Being an Independent Sponsor Doesn't Mean Going It Alone

Monday, September 24, 2018 - 11:03

 

Jon Finger, partner at McGuireWoods, discusses the crucial role he and his private equity team play in a variety of corporate transactional matters, including connecting independent sponsors with capital partners that they might not have access to otherwise.

CCBJ: You and the McGuireWoods private equity team have received quite a bit of attention related to the value you generate beyond pure legal work, including the development of your independent sponsor initiative. What piqued your interest in this lesser-known corner of the deal ecosystem?

Jon Finger: Our team has always focused on being a value-added partner to our network and client base. Whether we were introducing executives or originating investment opportunities, our differentiator as lawyers was evident. Through that process, we came to see the value in connecting independent sponsors with our network of small business investment company (SBIC) funds, family offices, private equity funds, lenders and other capital providers. At the same time, as our broad network of private equity firms continued to expand, we saw many of our contacts spin out to become independent sponsors and we continued our relationship with those deal professionals. Ultimately, this led to many opportunities with independent sponsors, and our practice grew from there, as our private equity experience really allowed us to be an advisor to these clients. Working with these independent sponsors has become a very rewarding part of the practice. The reality is that while there are nuances to independent sponsor transactions, they are not terribly different from the transactions we do for committed private equity funds. It’s allowed us to carve out a nice niche within that part of the M&A environment.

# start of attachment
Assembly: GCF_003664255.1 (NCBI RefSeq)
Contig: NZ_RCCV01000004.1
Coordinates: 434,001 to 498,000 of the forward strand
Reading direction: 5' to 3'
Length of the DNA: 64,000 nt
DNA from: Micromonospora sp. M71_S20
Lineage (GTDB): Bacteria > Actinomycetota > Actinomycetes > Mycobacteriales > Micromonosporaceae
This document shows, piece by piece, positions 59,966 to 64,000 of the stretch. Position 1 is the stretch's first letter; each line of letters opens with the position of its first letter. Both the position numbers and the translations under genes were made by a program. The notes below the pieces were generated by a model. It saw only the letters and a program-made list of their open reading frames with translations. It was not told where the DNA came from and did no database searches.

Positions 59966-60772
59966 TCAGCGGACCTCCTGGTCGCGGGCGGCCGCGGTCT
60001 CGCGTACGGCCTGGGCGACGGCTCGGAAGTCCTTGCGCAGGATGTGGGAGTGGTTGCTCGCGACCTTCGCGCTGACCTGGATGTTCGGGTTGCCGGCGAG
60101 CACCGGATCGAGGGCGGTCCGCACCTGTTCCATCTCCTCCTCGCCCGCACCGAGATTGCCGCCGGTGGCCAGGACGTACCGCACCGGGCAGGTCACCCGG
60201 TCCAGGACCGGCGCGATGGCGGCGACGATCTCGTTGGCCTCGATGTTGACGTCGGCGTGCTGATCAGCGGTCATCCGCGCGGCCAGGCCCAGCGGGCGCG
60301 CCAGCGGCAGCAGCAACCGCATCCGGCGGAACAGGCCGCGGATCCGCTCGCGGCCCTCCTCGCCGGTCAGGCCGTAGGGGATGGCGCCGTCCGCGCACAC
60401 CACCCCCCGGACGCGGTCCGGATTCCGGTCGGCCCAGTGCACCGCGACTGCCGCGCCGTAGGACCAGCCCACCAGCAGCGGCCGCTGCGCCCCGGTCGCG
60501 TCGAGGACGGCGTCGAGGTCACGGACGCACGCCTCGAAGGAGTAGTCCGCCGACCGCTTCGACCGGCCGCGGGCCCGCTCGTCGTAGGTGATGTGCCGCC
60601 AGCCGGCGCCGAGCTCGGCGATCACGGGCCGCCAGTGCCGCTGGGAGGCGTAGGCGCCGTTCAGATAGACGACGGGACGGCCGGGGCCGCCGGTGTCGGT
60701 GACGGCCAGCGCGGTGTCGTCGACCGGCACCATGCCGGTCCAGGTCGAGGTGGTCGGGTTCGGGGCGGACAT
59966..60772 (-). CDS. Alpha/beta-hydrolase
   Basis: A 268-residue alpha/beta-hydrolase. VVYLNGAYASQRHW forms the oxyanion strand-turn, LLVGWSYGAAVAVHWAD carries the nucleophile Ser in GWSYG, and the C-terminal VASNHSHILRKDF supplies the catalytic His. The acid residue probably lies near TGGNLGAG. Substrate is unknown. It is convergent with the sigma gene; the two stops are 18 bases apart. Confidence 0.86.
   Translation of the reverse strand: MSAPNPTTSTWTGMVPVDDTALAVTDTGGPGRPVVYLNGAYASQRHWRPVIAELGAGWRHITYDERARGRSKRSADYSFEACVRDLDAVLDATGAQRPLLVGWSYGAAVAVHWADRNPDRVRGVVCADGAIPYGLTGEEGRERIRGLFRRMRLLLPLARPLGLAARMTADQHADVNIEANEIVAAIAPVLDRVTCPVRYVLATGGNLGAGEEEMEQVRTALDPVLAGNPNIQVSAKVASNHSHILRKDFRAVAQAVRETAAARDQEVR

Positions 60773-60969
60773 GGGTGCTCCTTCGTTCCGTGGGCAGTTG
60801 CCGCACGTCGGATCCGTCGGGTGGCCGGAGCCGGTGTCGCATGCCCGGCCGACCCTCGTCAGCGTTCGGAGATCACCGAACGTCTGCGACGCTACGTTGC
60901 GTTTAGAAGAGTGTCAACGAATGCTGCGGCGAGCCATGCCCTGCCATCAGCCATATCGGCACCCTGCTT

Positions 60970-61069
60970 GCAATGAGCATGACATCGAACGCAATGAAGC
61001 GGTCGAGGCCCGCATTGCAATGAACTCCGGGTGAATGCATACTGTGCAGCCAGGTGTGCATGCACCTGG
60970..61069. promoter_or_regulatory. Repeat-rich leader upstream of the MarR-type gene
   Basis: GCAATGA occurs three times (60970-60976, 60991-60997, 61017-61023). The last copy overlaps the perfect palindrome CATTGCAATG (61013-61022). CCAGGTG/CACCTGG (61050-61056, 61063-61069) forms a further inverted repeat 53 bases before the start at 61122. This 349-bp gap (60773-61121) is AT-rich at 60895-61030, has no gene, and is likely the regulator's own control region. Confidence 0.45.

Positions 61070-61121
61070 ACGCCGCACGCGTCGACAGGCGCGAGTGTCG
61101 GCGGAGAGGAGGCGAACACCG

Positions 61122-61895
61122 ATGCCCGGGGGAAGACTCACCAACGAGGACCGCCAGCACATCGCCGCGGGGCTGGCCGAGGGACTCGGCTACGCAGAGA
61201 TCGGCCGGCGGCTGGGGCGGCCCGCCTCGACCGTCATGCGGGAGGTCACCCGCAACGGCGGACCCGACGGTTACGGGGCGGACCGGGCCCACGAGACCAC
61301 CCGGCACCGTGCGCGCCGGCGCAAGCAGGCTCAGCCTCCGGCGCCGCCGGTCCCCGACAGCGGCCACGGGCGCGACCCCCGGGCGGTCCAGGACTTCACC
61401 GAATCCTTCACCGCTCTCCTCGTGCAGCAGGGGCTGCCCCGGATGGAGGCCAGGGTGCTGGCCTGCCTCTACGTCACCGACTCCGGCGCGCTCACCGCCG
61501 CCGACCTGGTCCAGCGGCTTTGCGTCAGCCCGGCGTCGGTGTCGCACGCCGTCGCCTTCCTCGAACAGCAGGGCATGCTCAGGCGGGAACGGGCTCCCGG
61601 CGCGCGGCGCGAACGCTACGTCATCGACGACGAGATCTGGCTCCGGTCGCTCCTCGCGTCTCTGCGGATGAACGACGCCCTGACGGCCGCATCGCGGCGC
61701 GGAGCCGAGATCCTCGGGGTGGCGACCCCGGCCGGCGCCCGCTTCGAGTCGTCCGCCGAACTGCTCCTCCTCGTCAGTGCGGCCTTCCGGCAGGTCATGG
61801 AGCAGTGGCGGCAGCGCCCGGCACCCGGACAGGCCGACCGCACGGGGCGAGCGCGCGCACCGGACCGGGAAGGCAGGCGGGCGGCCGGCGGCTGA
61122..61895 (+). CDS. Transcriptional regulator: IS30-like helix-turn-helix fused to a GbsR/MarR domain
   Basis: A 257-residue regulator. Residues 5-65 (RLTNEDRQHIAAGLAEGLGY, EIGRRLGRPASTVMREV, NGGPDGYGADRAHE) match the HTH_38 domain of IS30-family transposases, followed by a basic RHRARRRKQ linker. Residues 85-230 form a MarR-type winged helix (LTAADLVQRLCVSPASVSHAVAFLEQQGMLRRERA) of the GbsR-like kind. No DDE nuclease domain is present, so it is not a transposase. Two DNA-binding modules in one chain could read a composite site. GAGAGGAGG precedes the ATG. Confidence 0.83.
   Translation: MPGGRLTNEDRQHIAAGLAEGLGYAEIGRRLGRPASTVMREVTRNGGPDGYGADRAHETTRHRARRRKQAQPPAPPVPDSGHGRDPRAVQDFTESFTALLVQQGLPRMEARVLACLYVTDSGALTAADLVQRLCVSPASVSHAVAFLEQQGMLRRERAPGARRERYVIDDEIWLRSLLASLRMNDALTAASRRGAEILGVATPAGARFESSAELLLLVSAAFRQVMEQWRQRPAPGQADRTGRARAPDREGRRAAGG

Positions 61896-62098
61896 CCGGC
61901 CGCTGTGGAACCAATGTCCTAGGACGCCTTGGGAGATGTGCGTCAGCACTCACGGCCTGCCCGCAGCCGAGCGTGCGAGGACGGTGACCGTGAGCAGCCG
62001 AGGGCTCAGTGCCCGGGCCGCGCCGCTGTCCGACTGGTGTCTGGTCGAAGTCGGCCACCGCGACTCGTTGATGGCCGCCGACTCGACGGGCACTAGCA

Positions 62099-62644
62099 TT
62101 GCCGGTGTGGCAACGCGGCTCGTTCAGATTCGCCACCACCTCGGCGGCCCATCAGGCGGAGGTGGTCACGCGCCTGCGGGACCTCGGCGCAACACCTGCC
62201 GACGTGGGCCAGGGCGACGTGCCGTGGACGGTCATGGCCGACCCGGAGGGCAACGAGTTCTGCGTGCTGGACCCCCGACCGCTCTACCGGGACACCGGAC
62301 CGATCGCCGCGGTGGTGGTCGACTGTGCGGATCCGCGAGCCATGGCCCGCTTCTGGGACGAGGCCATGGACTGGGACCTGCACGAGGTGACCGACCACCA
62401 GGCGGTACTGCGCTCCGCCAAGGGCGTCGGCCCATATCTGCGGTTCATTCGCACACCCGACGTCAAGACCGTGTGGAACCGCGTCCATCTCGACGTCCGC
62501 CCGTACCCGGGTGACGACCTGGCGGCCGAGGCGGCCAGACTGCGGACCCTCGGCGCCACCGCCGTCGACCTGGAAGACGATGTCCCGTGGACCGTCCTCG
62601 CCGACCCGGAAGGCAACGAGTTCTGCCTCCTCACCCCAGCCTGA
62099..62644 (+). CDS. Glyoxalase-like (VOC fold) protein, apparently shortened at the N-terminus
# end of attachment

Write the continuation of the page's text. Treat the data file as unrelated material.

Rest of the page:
You spearheaded the McGuireWoods Independent Sponsor Transaction Survey. Tell us about the survey and what the results revealed about the impact independent sponsors are having on the broader M&A market.

The survey was borne out of our inaugural annual Independent Sponsor Conference last fall and the really incredible participation we saw. We wanted to leverage that knowledge base, so we decided to elicit feedback on various terms about transactions that involved independent sponsors.

We reviewed the responses from more than 200 submissions and pulled out what we thought were the most compelling data points for a white paper. One of the most illuminating results was the comparatively below-market purchase price multiples that were being paid in these independent sponsor transactions. It was clear that these transactions were highly sought-after by our capital partners – and generally priced quite well relative to market multiples that we see.

Another of the main takeaways from the survey was how often seller notes were present in the submitted transactions. In many cases, the independent sponsors were really able to develop strong relationships with the sellers. That allowed them to find good values and execute in an otherwise hot and pricey M&A market and showed how the sellers truly trusted the partnership with the independent sponsor. This dynamic feeds into how we see some private equity funds, SBICs and other mezzanine funds leveraging the independent sponsor community – almost as an outsourced business development team. At the same time, the independent sponsors are providing family offices, endowments, and other limited partner-type investors the ability to invest directly in these opportunities without going through traditional private equity funds.

In its recent U.S. PE Middle Market Report, PitchBook said, “One trend we can’t ignore is the middle market’s consistent strength over the years,” noting that it looked like 2018 would be another record year, after a blockbuster 2017. What do you think is driving this continued strength, and how long can it continue?

The first place to look is the staggering amount of dollars that are sitting with private equity funds, lenders, public companies, family offices and other investors – that’s just a huge driver in this M&A environment. There is so much money chasing deals that multiples continue to get driven up. As a general matter, broader confidence in the U.S. economy is also a factor, as is the continuing positive impact from the recent tax reform. Corporate profits are at record highs, there’s low unemployment – it’s all contributing to the strength of the M&A environment. At the same time, the aging baby boomer population and sellers’ interest in capitalizing on the current market dynamics provide a continuous supply of investment opportunities.